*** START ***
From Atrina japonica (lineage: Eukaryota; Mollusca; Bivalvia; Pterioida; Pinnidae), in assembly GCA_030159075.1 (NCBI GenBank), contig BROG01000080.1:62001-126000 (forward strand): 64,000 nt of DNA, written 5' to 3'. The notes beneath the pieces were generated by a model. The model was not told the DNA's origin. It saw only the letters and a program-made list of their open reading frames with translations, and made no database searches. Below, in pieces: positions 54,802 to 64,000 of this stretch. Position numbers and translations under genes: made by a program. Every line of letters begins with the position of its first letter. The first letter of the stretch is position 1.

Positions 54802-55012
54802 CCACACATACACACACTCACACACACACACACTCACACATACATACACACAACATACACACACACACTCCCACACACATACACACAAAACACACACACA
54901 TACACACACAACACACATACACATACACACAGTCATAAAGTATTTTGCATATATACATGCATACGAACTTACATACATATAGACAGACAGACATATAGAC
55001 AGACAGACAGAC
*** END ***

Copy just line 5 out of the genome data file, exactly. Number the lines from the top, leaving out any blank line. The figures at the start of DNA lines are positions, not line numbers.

55001 AGACAGACAGAC